“Justice has been served!” said Cihan Yigici, an Erdogan supporter in the crowd.
Thousands of jubilant supporters of the pro-Kurdish Peoples’ Democratic Party, or HDP, also spilled into the streets of the predominantly Kurdish southeastern city of Diyarbakir after unofficial results from Anadolu showed the party coming in third with 11.5 percent of the legislative vote — surpassing the 10 percent threshold needed to enter parliament.
The HDP’s performance was a particular success since presidential candidate Selahattin Demirtas, eight more of its lawmakers and thousands of party members campaigned from jails and prisons. HDP says more than 350 of its election workers have been detained since April 28.
The imprisoned Demirtas, who has been jailed pending trial on terrorism-related charges he has called trumped-up and politically motivated, was in third place in the presidential race with 8.3 percent of the vote, according to Anadolu.
Revelers waved HDP flags and blared car horns. One party supporter, Nejdet Erke, said he had been “waiting for this emotion” since morning.
Erdogan insisted the expanded powers of the Turkish presidency will bring prosperity and stability to the country, especially after a failed military coup attempt in 2016. A state of emergency imposed after the coup remains in place.
Some 50,000 people have been arrested and 110,000 civil servants have been fired under the emergency, which opposition lawmakers say Erdogan has used to stifle dissent.
The new system of government abolished the office of prime minister and empowers the president to take over an executive branch and form the government. He will appoint ministers, vice presidents and high-level bureaucrats, issue decrees, prepare the budget and decide on security policies.
The Turkish Parliament will legislate and have the right to ratify or reject the budget. With Erdogan remaining at the helm of his party, a loyal parliamentary majority could reduce checks and balances on his power unless the opposition can wield an effective challenge.
The president’s critics have warned that Erdogan’s re-election would cement his already firm grip on power and embolden a leader they accuse of showing increasingly autocratic tendencies.
Erdogan’s apparent win comes at a critical time for Turkey. He recently has led a high-stakes foreign affairs gamble, cozying up to Russian President Vladimir Putin with pledges to install a Russian missile defense system in the NATO-member country.
Ince said the results carried on Anadolu misrepresented the official vote count by the country’s electoral board. The main opposition party that nominated him for the presidency, the CHP, said it was waiting for an official announcement from the country’s electoral board.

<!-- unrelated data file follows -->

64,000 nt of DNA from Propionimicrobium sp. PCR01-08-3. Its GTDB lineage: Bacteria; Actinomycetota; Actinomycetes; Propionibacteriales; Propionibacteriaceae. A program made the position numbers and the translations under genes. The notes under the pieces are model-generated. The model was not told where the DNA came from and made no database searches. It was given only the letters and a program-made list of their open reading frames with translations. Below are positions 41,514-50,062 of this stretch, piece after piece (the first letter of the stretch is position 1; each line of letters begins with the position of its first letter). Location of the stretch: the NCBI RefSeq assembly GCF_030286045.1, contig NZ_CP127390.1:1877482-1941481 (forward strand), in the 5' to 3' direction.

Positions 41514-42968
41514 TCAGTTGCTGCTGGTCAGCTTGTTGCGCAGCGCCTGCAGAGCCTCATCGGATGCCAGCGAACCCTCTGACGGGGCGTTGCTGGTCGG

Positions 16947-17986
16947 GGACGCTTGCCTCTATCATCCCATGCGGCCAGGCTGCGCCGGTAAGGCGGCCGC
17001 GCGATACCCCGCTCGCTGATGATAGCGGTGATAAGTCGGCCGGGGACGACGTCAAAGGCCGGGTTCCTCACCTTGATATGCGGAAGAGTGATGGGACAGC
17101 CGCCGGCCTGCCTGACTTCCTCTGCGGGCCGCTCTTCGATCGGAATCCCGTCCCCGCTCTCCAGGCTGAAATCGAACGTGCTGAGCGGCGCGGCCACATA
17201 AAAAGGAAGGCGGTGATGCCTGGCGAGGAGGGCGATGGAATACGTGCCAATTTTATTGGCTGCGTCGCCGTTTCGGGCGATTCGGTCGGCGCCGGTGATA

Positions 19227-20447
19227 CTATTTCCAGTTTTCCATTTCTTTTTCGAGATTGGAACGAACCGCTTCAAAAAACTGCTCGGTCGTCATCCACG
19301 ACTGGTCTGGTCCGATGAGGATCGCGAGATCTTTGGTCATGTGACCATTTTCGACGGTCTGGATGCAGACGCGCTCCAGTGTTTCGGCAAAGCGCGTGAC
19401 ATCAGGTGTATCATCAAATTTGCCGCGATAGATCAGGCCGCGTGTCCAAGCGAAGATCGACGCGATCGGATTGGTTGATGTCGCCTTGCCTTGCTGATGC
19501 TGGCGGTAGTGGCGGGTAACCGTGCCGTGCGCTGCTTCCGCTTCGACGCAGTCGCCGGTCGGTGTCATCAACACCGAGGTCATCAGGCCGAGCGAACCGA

Erdogan also declared victory for the People’s Alliance, an electoral coalition between his ruling Justice and Development Party and the small Nationalist Movement Party, saying they had secured a “parliamentary majority” in the 600-member assembly.
The unofficial results for the parliamentary election showed Erdogan’s Justice and Development Party, or AKP, losing its majority, with 293 seats in the 600-seat legislature. However, the small nationalist party the AKP allied with garnered 49 seats.
“Even though we could not reach out goal in parliament, God willing we will be working to solve that with all our efforts in the People’s Alliance,” Erdogan said.
The president, who has never lost an election and has been in power since 2003, initially as prime minister, had faced a more robust, united opposition than ever before. Opposition candidates had vowed to return Turkey to a parliamentary democracy with strong checks and balances and have decried what they call Erdogan’s “one-man rule.”
A combative president, Erdogan enjoys considerable support in the conservative and pious heartland, having empowered previously disenfranchised groups. From a modest background himself, he presided over an infrastructure boom that modernized Turkey and lifted many out of poverty while also raising Islam’s profile, for instance by lifting a ban on Islamic headscarves in schools and public offices.
But critics say he has become increasingly autocratic and intolerant of dissent. The election campaign was heavily skewed in his favor, with opposition candidates struggling to get their speeches aired on television in a country where Erdogan directly or indirectly controls most of the media.
Ince, a 54-year-old former physics teacher, was backed by the center-left opposition Republican People’s Party, or CHP. He wooed crowds with an unexpectedly engaging campaign, drawing massive numbers at his rallies in Turkey’s three main cities of Istanbul, Ankara and Izmir.
More than 59 million Turkish citizens, including 3 million expatriates, were eligible to vote.